• Bruce Rich
  • Tikkun  [a leading American political, cultural and religious magazine]
  • March 1, 2011
  • pp. 25-46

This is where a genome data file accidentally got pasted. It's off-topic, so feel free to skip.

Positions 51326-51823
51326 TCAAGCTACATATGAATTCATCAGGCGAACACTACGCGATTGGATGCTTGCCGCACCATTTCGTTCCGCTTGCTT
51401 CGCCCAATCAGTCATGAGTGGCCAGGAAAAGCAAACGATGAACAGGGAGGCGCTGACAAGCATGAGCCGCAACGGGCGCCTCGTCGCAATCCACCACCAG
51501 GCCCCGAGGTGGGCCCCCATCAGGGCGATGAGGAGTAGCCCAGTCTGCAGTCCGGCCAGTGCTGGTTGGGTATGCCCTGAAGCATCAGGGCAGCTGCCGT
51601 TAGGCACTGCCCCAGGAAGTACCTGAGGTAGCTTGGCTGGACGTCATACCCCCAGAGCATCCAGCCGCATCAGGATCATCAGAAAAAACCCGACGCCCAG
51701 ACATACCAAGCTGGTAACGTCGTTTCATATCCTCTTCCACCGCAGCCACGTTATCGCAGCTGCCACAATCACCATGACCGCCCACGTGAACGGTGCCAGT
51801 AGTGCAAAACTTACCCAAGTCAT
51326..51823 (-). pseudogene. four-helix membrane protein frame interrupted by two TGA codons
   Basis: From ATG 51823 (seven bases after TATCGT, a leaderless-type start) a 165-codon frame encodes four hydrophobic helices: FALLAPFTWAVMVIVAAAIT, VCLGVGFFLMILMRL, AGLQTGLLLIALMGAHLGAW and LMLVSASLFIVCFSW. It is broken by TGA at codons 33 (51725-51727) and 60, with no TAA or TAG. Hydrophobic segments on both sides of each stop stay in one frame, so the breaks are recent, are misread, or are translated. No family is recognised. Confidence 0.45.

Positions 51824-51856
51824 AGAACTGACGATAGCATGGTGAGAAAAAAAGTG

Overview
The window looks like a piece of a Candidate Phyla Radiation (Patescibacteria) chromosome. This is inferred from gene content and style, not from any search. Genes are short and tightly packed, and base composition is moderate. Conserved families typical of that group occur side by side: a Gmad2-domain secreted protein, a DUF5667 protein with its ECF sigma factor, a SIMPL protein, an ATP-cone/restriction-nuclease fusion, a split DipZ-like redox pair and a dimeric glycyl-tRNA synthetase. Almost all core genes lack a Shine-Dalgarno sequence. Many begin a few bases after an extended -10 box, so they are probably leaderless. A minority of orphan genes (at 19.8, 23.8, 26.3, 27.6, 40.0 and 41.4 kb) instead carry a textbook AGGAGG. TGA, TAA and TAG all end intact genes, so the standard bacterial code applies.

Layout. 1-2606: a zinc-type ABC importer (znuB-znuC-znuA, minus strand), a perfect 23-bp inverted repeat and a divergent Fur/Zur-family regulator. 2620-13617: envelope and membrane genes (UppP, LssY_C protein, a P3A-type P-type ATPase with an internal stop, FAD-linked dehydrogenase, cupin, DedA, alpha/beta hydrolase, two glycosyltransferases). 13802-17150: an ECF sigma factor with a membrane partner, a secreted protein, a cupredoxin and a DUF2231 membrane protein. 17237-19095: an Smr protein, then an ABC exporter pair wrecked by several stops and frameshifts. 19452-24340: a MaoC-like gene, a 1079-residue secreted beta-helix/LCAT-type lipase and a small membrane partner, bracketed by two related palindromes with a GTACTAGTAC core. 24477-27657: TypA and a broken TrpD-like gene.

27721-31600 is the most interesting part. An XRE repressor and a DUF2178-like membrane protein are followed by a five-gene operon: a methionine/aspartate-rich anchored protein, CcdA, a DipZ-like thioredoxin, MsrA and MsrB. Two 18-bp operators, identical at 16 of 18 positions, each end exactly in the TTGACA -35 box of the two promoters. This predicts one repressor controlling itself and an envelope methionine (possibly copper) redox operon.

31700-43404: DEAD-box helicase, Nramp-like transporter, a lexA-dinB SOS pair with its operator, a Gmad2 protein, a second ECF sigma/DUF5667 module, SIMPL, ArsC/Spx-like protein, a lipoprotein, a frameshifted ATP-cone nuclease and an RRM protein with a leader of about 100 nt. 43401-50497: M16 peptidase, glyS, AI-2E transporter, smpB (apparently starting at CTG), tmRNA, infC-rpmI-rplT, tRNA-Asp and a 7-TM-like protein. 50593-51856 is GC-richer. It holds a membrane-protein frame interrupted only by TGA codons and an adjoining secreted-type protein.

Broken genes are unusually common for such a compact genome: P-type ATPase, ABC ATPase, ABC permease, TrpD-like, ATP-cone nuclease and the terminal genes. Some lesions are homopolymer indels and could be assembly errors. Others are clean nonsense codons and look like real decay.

The global order of the past twenty years has prioritized unleashing market forces over other social values and created a profoundly unstable, interconnected world. It is a world not only of increased inequality and environmental deterioration but, as the recent global financial crisis shows, one that puts at risk the viability of whole societies and nations, not to mention democracy itself. George Soros warned that market fundamentalism was a greater threat to human society than any totalitarian ideology, and in the words of Catholic theologian Hans Küng, “a global market economy requires a global ethic.” In the third century BCE the Indian Emperor Ashoka promulgated a new ethic, which he called Dhamma“the law of piety.” On sixty-foot pillars, which can still be seen today in different parts of the subcontinent, he declares the uniform and equal application of laws, the establishment of protected natural areas, and even a protected species act, listing all the animals the king has declared as exempt from slaughter. Ashoka proclaims that all religious and philosophical sects have an “essential doctrine,” the progress of which he will nurture “through gifts and recognition.” Beneath the outward form, all religions and beliefs have an essential core that aims for the good and that is worthy of general support. Ashoka thus poses the challenge of whether there has been any lasting ethical progress in the behavior of states and societies over the past millennia. Ashoka's great ethical leap rested on the most paradoxical of foundations, the work of Kautilya who wrote that "of the ends of human life, material gain is, verily, the most important."  Kautilya was the chief minister of Ashoka's grandfather Chandragupta Maurya, who founded the dynasty under which Ashoka would, after the final bloody conquest of Kalinga, unite lndia for the first time. One of history's greatest political thinkers, Kautilya wrote the first treatise on political economy, the Arthasastra. Artha in Sanskrit means wealth or material well-being while sastra can betranslated as science, so the Arthasastra describes the science of wealth or, quite literally, economics.


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